Clearly one needs to provide an authentication mechanism that allows people to authenticate by a range of means, but I didn't have a solution until I came across this email from Bob Morgan on one of the Shibboleth lists:
In my recent talk at the Internet2 Member Meeting I showed some examples of sites accepting both SAML-based federated signon and OpenID (eg NIH). In the same session Russ Yount from CMU talked about their plans for a "social network" proxy/gateway for their environment. As an aside, I observe that sites interested in this kind of thing these days tend not to focus on OpenID per se but on whatever protocol is needed to bring in the sites where the users are (OAuth for Twitter, proprietary for Facebook, etc). This protocol standardization failure creates a market opportunity for services like Janrain and Gigya.
If you'd like I could put you in touch with the people at UW who put together this interface:
which supports UW and ProtectNetwork via InCommon, and Google via OpenID.
Which probably would do the job really nicely, except that we still have the problem of knowing who someone is and more importantly weighting their comments.
The (possible) need to weight comments of course comes from the need to provide some evidence of peer review - in the points means prizes world of contemporary academia, if one wants to have one's blogging considered as evidence of professional esteem one needs to show that one is having some sort of meaningful interchange with one's peers.
However it's not just counting .edu's after all there is nothing to stop Professor V. Eminent happening across your work via the facebook Byzantine Prosopography group and using his facebook account to post a comment.
So in a federated world how do we assess weight ? Or should we just not bother?
Wednesday, 17 November 2010
And this content can be anything, text, images, data, and as such provides a really easy way of getting the data out from one instrument and into something else. A nice example is the Canberra weather feed which provides a nice set of structured data wich you can periodically poll and extract the data you want to display it in a nice little application.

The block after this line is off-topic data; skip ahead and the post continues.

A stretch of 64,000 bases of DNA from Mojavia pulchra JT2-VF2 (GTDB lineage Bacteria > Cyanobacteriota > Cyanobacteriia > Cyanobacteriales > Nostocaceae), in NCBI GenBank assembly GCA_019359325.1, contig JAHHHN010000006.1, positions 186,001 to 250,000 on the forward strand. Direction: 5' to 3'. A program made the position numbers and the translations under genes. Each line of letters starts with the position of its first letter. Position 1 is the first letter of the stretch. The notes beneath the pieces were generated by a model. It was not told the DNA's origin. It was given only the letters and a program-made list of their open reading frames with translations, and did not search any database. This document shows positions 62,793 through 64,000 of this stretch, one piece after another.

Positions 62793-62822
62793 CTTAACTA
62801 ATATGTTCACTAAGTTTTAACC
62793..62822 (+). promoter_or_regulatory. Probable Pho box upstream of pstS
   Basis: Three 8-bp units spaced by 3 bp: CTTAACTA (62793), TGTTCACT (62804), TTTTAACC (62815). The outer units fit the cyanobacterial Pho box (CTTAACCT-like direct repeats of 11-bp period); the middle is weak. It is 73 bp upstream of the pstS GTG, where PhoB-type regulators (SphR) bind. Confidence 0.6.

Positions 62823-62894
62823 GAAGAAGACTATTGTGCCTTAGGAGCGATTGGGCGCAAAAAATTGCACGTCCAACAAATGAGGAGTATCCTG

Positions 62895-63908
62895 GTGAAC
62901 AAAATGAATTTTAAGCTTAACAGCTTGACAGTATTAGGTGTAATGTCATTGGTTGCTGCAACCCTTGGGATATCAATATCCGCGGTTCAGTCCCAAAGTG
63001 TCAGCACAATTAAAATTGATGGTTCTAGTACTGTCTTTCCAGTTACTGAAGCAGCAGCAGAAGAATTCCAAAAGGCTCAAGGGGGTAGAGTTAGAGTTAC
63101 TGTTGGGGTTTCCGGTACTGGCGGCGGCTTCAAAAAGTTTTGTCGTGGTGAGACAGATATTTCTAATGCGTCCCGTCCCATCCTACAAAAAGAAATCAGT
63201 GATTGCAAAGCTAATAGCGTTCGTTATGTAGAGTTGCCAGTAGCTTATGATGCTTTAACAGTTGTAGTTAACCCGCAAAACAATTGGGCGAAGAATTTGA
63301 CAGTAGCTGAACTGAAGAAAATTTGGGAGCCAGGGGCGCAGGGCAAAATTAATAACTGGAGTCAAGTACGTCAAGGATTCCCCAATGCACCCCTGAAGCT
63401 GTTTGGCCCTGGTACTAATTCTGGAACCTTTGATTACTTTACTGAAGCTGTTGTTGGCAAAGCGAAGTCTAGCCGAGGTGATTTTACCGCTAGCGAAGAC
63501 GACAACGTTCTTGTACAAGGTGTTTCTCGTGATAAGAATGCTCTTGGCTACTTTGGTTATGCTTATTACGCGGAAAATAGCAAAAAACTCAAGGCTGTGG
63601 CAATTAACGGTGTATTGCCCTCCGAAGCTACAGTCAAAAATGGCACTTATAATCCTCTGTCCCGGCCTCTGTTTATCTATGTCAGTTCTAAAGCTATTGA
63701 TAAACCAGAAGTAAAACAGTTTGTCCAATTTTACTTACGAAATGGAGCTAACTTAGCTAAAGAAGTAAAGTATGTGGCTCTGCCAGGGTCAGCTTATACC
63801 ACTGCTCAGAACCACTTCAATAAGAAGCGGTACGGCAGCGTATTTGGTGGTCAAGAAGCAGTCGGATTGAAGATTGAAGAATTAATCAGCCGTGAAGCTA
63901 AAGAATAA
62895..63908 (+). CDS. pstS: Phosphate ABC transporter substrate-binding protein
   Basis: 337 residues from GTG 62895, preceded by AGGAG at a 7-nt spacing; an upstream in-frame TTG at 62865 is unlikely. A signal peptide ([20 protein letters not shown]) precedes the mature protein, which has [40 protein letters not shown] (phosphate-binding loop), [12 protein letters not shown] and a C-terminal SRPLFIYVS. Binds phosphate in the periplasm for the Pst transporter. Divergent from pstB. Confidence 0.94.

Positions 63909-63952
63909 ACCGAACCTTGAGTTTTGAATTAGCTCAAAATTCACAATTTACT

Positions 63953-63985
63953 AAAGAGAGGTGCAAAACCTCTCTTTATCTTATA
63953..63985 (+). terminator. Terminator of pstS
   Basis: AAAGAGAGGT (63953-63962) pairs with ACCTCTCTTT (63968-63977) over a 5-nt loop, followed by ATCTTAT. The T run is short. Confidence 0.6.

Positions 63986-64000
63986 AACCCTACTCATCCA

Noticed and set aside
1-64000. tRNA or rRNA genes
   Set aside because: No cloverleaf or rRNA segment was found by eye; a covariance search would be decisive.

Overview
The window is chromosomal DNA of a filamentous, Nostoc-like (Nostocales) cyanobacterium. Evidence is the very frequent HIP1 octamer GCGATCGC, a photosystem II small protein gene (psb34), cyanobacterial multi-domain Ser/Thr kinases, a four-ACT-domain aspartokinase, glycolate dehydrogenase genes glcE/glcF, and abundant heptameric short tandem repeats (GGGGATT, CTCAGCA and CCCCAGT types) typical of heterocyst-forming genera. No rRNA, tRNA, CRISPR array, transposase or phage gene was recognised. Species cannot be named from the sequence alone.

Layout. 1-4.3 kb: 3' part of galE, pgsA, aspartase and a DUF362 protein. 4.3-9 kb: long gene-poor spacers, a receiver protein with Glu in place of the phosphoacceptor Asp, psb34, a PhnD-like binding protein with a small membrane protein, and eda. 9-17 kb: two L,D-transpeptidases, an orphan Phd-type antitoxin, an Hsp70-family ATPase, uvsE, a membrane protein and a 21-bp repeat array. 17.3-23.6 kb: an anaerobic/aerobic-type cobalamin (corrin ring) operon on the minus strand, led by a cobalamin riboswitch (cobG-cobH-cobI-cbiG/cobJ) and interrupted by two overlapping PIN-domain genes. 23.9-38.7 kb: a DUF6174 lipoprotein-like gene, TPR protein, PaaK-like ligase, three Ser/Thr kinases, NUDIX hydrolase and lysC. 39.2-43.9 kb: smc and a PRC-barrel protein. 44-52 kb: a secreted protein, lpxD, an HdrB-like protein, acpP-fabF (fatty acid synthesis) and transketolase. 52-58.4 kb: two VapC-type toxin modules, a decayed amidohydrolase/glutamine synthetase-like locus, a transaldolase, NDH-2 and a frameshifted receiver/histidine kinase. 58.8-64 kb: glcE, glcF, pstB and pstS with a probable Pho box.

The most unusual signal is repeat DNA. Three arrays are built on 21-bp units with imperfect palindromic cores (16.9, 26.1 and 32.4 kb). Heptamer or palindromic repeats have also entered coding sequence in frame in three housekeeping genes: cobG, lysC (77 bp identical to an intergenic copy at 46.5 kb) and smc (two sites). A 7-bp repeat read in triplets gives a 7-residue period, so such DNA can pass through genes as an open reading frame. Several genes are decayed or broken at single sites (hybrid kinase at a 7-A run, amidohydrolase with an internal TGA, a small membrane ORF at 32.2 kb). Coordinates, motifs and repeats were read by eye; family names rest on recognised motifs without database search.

This is in fact what iPad and Mac weather widgets do. And that's fine for structured data. As it's structured we can interpret and pick.
Then we come to RSS as a substitute for usenet news, or indeed using it for article and document syndication, and then using applications such as Google reader as an aggregator, or newsreader substitute.
And this is where we come to usability, and twitter can teach us a lot here.
One of the virtues of twitter is that it limits you to a 140 characters, so, if you share links on a regular basis it's basically article headline, article source, and a shortened url.
Headlines of course can be misleading, but it does have the virtue of being easy to scan a scad of posts and choose the interesting ones.
RSS aggregators (well now Bloglines has had a near death experience, we basically mean Google Reader) uncritically display the feed content.
Which is fine. Except if one wants to scan a load of aggregated material in a hurry one only really wants the first paragraph or so.
But of course there are these publications (ok the Guardian) who put the full text of every article in the feed - great is you're viewing it a a Guardian reader app, not so great if you are using an aggregator. And this is why the Guardian's feed is less usable than say the SMH's.
This of course doesn't matter if you are using individual custom apps, as they can be configured to work with the individual feed. However generic readers are different, they have to work with all feeds and rely on the individual feed being sensibly formatted.
For example, a number of blogging solutions allow one to configure the feed to only show the first hundred or so words, the idea being to attract eyeballs to content (hey, this post about the Byzantine spice trade looks cool, let's go read some more).
And this works well in aggregators - enough to scan to see if it's worth following up.
Now, one could of course write an aggregator that read a feed and displayed only the the first sentence of an article, or the keywords, or the first hundred words or whatever. But the trouble with rules like these is that they will break something, like the really key update that's a 102 words long that's not worth clicking through to the article itself.